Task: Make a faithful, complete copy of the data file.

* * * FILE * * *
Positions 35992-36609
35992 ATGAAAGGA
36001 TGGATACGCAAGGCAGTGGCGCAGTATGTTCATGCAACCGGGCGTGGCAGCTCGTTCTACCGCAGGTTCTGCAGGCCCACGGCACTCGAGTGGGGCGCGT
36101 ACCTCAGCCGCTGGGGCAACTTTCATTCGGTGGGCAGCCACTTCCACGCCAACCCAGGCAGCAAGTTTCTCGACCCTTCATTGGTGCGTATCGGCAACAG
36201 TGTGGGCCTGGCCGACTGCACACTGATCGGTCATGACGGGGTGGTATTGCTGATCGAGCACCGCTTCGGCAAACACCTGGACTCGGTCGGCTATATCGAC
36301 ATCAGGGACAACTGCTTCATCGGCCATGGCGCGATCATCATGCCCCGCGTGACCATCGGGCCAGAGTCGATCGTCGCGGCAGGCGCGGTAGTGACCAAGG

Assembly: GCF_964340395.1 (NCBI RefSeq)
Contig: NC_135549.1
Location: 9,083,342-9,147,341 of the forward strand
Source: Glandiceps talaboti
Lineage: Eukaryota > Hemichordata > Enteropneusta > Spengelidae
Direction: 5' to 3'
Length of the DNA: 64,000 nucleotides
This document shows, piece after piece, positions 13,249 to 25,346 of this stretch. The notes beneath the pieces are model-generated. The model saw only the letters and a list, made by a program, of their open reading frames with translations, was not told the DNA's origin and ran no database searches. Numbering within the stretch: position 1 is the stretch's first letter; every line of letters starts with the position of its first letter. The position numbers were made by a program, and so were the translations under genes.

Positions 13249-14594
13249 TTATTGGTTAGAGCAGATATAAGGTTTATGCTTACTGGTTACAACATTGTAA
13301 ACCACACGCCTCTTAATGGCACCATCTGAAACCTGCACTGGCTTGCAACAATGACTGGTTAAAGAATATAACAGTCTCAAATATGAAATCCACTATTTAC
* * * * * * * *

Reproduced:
Positions 35992-36609
35992 ATGAAAGGA
36001 TGGATACGCAAGGCAGTGGCGCAGTATGTTCATGCAACCGGGCGTGGCAGCTCGTTCTACCGCAGGTTCTGCAGGCCCACGGCACTCGAGTGGGGCGCGT
36101 ACCTCAGCCGCTGGGGCAACTTTCATTCGGTGGGCAGCCACTTCCACGCCAACCCAGGCAGCAAGTTTCTCGACCCTTCATTGGTGCGTATCGGCAACAG
36201 TGTGGGCCTGGCCGACTGCACACTGATCGGTCATGACGGGGTGGTATTGCTGATCGAGCACCGCTTCGGCAAACACCTGGACTCGGTCGGCTATATCGAC
36301 ATCAGGGACAACTGCTTCATCGGCCATGGCGCGATCATCATGCCCCGCGTGACCATCGGGCCAGAGTCGATCGTCGCGGCAGGCGCGGTAGTGACCAAGG

Assembly: GCF_964340395.1 (NCBI RefSeq)
Contig: NC_135549.1
Location: 9,083,342-9,147,341 of the forward strand
Source: Glandiceps talaboti
Lineage: Eukaryota > Hemichordata > Enteropneusta > Spengelidae
Direction: 5' to 3'
Length of the DNA: 64,000 nucleotides
This document shows, piece after piece, positions 13,249 to 25,346 of this stretch. The notes beneath the pieces are model-generated. The model saw only the letters and a list, made by a program, of their open reading frames with translations, was not told the DNA's origin and ran no database searches. Numbering within the stretch: position 1 is the stretch's first letter; every line of letters starts with the position of its first letter. The position numbers were made by a program, and so were the translations under genes.

Positions 13249-14594
13249 TTATTGGTTAGAGCAGATATAAGGTTTATGCTTACTGGTTACAACATTGTAA
13301 ACCACACGCCTCTTAATGGCACCATCTGAAACCTGCACTGGCTTGCAACAATGACTGGTTAAAGAATATAACAGTCTCAAATATGAAATCCACTATTTAC